Iranian APT group launches destructive attacks in hybrid Azure AD environments

Iranian APT group launches destructive attacks in hybrid Azure AD environments

The threat group MERCURY has the ability to move from on-premises to cloud Microsoft Azure environments.

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Recent destructive attacks against organisations that masquerade as a ransomware operation called DarkBit are likely performed by an advanced persistent threat (APT) group that's affiliated with the Iranian government. During some of these operations the attackers didn't limit themselves to on-premises systems but jumped into victims' Azure AD environments where they deleted assets including entire server farms and storage accounts.

Researchers from Microsoft track this cluster of malicious activity under the temporary identifier DEV-1084, but they found strong links between it and resources and techniques used in the past by an Iranian APT group known in the security industry as MERCURY or MuddyWater. Last year, the US Cyber Command officially attributed MuddyWater to a subordinate element within the Iranian Ministry of Intelligence and Security (MOIS).

"Microsoft assesses that MERCURY gains access to the targets through remote exploitation of an unpatched internet-facing device," the Microsoft researchers said in a report. "MERCURY then handed off access to DEV-1084. It is not currently clear if DEV-1084 operates independently of MERCURY and works with other Iranian actors or if DEV-1084 is an ‘effects based’ sub-team of MERCURY that only surfaces when MERCURY operators are instructed to carry out a destructive attack."

Extensive lateral movement through compromised networks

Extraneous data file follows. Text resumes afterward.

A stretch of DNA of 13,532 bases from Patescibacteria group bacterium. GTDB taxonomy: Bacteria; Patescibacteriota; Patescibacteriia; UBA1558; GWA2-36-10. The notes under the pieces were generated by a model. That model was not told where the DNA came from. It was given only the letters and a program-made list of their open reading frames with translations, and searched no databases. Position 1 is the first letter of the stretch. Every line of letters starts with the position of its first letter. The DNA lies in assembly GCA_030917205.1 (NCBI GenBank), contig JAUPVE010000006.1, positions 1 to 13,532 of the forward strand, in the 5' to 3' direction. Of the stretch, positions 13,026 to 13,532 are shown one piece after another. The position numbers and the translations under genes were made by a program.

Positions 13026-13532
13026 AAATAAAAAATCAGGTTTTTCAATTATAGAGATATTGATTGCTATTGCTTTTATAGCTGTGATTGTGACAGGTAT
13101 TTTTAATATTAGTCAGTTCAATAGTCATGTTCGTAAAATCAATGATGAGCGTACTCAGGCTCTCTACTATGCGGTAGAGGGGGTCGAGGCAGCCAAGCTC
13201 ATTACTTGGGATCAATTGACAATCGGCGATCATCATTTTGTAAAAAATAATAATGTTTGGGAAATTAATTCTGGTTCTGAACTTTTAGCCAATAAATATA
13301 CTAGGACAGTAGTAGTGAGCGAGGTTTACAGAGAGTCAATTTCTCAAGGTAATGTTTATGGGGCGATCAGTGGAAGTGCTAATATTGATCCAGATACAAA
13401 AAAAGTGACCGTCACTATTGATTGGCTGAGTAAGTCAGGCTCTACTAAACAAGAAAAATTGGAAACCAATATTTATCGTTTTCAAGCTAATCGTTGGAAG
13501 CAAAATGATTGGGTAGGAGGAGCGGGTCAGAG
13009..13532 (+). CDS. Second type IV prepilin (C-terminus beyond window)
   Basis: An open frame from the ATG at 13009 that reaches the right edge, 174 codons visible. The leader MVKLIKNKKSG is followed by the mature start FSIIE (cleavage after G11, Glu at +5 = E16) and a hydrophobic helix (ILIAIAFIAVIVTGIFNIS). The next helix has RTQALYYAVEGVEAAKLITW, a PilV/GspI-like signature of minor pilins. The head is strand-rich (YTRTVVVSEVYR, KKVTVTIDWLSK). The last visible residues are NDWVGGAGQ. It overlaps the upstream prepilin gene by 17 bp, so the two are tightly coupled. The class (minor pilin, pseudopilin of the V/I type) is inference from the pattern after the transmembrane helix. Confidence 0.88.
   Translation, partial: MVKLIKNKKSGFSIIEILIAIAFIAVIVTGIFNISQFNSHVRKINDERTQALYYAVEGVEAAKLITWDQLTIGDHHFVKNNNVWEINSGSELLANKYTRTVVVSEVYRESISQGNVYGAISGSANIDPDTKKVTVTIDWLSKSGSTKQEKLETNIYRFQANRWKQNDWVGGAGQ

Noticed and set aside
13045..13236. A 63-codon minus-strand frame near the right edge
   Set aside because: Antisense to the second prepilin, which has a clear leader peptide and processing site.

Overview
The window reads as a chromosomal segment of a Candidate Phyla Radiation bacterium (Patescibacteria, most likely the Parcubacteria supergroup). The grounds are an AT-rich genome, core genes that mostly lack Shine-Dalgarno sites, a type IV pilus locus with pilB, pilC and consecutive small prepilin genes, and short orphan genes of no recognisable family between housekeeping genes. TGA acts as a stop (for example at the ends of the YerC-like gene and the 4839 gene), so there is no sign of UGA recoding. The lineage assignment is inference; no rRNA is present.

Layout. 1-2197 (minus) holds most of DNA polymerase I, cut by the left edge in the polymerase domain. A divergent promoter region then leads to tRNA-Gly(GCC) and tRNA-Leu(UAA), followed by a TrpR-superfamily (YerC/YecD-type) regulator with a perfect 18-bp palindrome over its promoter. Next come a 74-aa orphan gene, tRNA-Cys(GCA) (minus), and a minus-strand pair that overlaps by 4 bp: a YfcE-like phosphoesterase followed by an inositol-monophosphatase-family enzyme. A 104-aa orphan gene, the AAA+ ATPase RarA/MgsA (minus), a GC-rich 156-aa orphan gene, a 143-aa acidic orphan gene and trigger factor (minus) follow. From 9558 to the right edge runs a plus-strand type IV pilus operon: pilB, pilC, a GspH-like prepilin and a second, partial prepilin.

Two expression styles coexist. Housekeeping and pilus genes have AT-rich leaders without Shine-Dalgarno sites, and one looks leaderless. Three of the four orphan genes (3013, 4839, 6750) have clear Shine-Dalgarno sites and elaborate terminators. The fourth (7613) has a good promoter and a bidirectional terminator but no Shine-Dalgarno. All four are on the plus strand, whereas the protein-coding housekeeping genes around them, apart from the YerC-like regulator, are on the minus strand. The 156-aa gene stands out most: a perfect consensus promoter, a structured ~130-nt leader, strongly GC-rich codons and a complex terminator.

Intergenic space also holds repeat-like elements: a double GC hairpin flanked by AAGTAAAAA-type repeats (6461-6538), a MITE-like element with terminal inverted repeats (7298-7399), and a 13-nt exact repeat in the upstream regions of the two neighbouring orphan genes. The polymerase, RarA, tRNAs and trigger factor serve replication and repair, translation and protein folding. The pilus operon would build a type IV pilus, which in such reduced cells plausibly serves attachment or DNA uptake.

The attackers start by identifying internet-facing server and web applications that have unpatched remote code execution vulnerabilities, such as Log4Shell. After successful exploitation, they plant web shells on the servers that allow them to execute system commands remotely.

This is followed by the creation of local user accounts and elevating their privileges to administrator, the deployment of a PowerShell backdoor for persistence and Active Directory credentials theft and the deployment of remote access tools such as RPort, Ligolo, and eHorus. Once this foothold has been established, the attackers begin extensive network discovery and lateral movement, using the credentials they manage to progressively escalate their privileges and compromise more systems.

The goal is to eventually gain administrative access on domain controllers and use Group Policy Objects (GPO) to disable security tools and deploy a ransomware payload to as many systems as possible along with a scheduled task to execute it. This ransomware program leaves encrypted files with the extension DARKBIT and drops a ransom note.

Jumping into the cloud infrastructure

However, if the victim organisations run hybrid Windows domain environments that combine local AD with Azure AD, the attackers will try to move into the cloud infrastructure. In the incidents seen by Microsoft, the attackers abused the high-privileged accounts created by the Azure AD Connect agent. This is an on-premises application that allows organisations to keep their local and Azure AD environments in sync, with features such as password hash synchronisation for shared identities, pass-through authentication, objects synchronisation and more.